As public-safety answering points across the nation upgrade their operations to accept texts, images and videos from wireless 911 callers, I'm encouraged to see the public-safety community at large harnessing the mobile-phone habits of citizens, especially younger generations, to make the streets safer.

Late last month, the Associated Press distributed a story about the success of anonymous tip lines whereby crime witnesses can tip off police via text messaging. Police never know who the tipster is because the messages are handled by a third-party server where information about the caller is stripped out. People who historically have feared retaliation in high-crime areas now feel comfortable to send on pertinent information.

The city of Boston enacted its program two years ago and has received more than 1,000 tips. Many of these tips led police to key leads on some high-profile crimes, such as an arson fire that killed two children and a fatal stabbing of a man during a bar fight.

In Denver, the Colorado Department of Transportation (CDOT) created a new iPhone app called the "R-U Buzzed BAC Calculator" that allows users to calculate their blood-alcohol level by entering in basic information such as gender, height, weight and number of drinks. The app, introduced in the middle of November in time for the heavy-drinking holidays, displays a warning that says, "Don't even think about it," if users have had too much to drink. Users can then click on a taxi icon for the phone number of the closest Yellow Cab dispatch, which is found using the phone's GPS application.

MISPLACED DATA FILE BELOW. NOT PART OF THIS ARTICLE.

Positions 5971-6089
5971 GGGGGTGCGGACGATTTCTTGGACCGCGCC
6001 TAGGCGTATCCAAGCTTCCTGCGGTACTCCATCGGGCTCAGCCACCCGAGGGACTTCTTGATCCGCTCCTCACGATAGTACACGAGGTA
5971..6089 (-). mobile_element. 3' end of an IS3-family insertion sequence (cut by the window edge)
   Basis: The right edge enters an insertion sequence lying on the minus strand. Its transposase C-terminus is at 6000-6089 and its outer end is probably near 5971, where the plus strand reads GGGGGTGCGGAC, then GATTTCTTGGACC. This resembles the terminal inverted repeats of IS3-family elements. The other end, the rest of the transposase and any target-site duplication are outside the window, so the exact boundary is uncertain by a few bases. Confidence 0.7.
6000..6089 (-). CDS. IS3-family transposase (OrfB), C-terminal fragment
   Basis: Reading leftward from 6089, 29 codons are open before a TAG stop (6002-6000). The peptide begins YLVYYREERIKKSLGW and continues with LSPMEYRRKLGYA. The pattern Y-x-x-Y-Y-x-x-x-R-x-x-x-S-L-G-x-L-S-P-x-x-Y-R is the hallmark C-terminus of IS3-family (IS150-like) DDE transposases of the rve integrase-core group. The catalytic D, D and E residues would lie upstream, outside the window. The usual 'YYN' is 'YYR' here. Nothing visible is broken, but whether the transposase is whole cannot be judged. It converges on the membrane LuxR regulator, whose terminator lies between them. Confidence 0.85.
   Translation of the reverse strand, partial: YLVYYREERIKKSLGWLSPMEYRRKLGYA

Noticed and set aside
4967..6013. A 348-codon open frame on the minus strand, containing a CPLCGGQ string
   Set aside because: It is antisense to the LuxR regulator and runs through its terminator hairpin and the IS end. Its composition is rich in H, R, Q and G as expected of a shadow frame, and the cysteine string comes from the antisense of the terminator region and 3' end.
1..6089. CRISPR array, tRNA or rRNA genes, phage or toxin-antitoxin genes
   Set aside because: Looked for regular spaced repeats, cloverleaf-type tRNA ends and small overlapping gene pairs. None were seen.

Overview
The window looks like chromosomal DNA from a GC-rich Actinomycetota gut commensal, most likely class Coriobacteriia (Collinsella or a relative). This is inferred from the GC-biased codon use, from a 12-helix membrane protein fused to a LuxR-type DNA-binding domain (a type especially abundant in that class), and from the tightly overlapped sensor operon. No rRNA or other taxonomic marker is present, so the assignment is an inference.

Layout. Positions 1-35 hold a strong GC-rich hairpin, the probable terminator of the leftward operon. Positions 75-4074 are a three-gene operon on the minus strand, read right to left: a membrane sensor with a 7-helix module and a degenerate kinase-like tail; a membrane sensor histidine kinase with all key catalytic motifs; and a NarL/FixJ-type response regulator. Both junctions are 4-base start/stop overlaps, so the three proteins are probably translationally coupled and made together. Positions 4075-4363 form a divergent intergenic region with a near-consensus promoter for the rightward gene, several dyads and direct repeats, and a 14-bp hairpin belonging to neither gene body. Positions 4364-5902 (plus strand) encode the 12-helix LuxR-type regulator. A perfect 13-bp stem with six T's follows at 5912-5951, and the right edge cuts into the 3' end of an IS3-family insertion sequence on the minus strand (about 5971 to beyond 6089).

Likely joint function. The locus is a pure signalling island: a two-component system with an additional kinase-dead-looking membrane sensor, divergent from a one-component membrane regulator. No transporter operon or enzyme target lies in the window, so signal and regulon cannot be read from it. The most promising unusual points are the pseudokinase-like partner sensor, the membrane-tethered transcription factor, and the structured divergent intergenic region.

The app, the first issued by a state transportation department, is part of CDOT's major campaign around reducing the number of drunk drivers on the road and already has been downloaded more than 3,000 times, according to the Denver Post.

Services like these will only bolster enhanced-911 capabilities when they come to fruition. I can see the anonymous tip text service integrating into a PSAP so that a dispatcher can relay as much information as possible. It's a mobile-phone world, and public-safety agencies are waking up to the fact that they need to communicate and offer citizens a way to communicate in this language.

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